Four errors cost Mariners vs. Yanks
Bedard finds rhythm, but offense can't make up for miscues
NEW YORK -- The Mariners played a game of two-on-nine against the Yankees on Friday night, and it wasn't nearly enough to prevent a third straight loss on this four-game-old road trip, leaving manager John McLaren at a loss for words.Left-hander Erik Bedard was superb, surrendering three runs (one earned) in seven innings. Center fielder Ichiro Suzuki did his part to ignite a stagnant offense with two singles, three stolen bases and a run scored. He was about all the offense the Mariners could generate on another frigid night, as they dropped a 5-1 decision in front of 52,199 at Yankee Stadium. For the first time anyone could remember, McLaren did not talk to the media afterward. But what could he have talked about that hasn't already been discussed almost daily this season? The Mariners' offense lacks production. Another quality start, the club's 16th of the season, was wasted. And what could he have said about the defense, which committed four errors and moved into next to last place in the American League this season with 24? The defenders closest to Bedard did him the most harm. Three-fourths of the Mariners' infield committed errors, and all three miscues were instrumental in the latest Seattle setback. At least first baseman Richie Sexson played flawless defense. A fourth miscue -- catcher Jamie Burke dropped a popup in foul territory -- did not figure in the scoring, but the damage had already been done, as Seattle (13-17) lost its third straight on this road trip and dropped a season-high four games under .500. The four errors matched the number of miscues committed by Seattle on April 5 against the Orioles, which, at the time, were the most since the Mariners made four errors in a game against the White Sox on Sept. 4, 2004. If it isn't one thing, it's something else for the struggling Mariners, who are playing nowhere close to what they anticipated while their starting pitching continues to be better than expected. Asked afterward if running rampant on the basepaths was something he sensed he needed to do to light a fire for the Mariners' offense, Ichiro said, "I don't know about that. Today it was really cold and I was trying to warm up." As for what it will take for his teammates to warm up and whether he is concerned about the lack of production from the Mariners' hitters, Ichiro said, "That's not my job. The job of that is other people who are in charge of looking at problems in the big picture. We need to take care of what we, as individuals, can do. "If others are trying to do too much instead of taking care of themselves, it will result in big problems." Well, the Mariners are still having big problems -- especially on offense. Four Yankees pitchers stymied the Mariners on four well-spaced hits in the series opener, two of them by Ichiro. Shortstop Yuniesky Betancourt singled with one out in the third inning and Raul Ibanez doubled leading off the fourth, but he was stranded at second. Right-hander Chien-Ming Wang pitched the first six innings and picked up his sixth win of the season. "He comes after you with his fastball and has a great sinker," Burke said. "He pitches on both sides of the plate and then comes in with a slider. It's 94 [mph] coming right into the [strike] zone, and the next thing you know, it's at the bottom of the zone. That's the first time I have faced him, and I can see why he does such a good job." Without the defensive lapses, Bedard and Wang might still be duking it out. "Erik threw the ball well and battled with them," Burke said. "He went out there and did what he could do." Bedard (2-1, 1.82 ERA) retired the final 14 batters he faced and didn't allow a hit after Melky Cabrera's two-run double to left field in the second inning. Two of the three runs Bedard allowed were unearned. "That's what you have to do, especially against a guy like Erik Bedard, who has been very tough," Yankees manager Joe Girardi said. "You're not going to get a ton of opportunities against that guy when he's on his game. He's got really good stuff, and we took advantage." The first tainted run came in the first inning, when, with one out, Betancourt nonchalantly attempted to backhand a grounder hit by Derek Jeter. The ball rolled under Betancourt's his glove and into left field. Jeter went to second on Bobby Abreu's single to left field and scored when Hideki Matsui dumped a two-out single to left between Betancourt and Ibanez. The faulty fielding continued in the second inning, when Gold Glove Award-winning third baseman Adrian Beltre mishandled Morgan Ensberg's routine grounder. Making matters worse, Bedard struck out Jose Molina, and Burke's throw to second was in plenty of time to nail Ensberg and complete a double play, but second baseman Jose Lopez dropped the ball, making Ensberg safe. Yankees second baseman Alberto Gonzalez then singled to center field, and Cabrera pulled a Bedard pitch down the left-field line for his double. The Mariners had a chance to get a run in the fourth inning, when Ibanez led off with a double, but he never budged, as Beltre, whose job was to move Ibanez to third base at least, grounded out to third base. Designated hitter Jeff Clement, who walked in the second inning, struck out, and Sexson bounced out to third.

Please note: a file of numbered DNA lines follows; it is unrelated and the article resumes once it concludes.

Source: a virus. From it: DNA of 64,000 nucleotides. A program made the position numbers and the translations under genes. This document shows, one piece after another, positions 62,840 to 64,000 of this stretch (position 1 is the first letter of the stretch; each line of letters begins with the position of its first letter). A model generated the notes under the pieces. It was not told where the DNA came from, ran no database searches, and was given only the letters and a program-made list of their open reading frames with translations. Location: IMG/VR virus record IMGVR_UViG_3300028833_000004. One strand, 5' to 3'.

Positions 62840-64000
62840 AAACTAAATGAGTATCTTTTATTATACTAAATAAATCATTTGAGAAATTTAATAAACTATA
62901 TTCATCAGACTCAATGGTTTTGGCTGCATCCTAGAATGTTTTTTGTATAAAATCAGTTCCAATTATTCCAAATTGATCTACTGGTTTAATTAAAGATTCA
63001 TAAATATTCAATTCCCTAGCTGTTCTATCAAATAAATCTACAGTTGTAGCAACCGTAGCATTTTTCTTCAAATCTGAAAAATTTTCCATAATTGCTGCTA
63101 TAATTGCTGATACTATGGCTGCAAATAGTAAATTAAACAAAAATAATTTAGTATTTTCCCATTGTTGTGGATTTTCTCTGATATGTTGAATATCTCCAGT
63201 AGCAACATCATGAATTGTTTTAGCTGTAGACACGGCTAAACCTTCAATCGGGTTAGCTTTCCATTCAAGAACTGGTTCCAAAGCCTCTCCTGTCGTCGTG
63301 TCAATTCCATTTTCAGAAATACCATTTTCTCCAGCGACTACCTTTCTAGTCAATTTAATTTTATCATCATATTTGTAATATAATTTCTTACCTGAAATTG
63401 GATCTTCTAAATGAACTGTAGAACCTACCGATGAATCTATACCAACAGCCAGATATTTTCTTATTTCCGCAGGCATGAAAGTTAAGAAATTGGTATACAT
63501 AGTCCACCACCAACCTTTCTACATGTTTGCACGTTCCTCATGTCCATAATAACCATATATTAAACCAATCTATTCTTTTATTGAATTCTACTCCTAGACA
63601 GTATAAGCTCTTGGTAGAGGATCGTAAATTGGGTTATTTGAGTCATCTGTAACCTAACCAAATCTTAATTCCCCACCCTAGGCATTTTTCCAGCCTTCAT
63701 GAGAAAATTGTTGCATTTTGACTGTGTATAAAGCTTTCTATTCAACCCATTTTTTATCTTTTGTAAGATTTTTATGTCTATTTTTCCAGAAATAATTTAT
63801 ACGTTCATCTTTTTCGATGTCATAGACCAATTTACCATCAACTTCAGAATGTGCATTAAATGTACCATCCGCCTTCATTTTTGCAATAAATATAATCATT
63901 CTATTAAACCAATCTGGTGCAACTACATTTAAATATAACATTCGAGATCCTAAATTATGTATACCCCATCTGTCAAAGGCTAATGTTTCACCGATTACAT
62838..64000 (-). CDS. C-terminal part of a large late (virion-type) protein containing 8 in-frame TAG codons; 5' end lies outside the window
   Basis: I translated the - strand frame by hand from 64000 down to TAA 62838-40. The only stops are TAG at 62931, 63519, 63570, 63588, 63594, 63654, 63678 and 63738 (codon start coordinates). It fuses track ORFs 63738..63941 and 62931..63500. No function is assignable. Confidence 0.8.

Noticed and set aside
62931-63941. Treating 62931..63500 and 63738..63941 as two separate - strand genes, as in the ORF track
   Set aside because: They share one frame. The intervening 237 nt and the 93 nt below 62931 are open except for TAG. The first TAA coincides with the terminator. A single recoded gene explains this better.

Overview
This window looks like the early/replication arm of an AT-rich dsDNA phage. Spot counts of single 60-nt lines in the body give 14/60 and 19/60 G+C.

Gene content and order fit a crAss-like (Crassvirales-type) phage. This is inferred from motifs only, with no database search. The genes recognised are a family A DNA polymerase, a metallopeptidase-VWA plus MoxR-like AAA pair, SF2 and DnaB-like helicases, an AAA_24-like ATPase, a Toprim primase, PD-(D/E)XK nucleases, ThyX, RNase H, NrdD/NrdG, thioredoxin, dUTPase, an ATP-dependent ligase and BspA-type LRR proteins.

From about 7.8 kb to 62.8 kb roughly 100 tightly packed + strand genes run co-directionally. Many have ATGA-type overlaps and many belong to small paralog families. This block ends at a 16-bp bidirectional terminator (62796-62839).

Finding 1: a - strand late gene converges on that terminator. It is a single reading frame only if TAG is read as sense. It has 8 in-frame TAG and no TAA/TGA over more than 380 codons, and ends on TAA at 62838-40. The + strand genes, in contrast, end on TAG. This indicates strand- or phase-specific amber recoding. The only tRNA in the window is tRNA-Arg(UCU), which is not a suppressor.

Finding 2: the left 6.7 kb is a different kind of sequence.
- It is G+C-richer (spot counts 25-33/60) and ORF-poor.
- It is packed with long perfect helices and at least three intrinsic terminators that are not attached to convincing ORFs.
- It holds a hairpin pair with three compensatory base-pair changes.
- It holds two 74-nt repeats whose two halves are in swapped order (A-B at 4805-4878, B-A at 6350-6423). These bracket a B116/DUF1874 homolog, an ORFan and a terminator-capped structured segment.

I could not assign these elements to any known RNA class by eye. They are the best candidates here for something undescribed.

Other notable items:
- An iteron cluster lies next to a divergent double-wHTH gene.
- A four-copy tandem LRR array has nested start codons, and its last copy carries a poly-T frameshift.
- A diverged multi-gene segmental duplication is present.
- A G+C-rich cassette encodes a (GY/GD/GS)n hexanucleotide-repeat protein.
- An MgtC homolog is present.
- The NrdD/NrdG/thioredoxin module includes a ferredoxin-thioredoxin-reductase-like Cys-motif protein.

Jim Street is a reporter for MLB.com. This story was not subject to the approval of Major League Baseball or its clubs.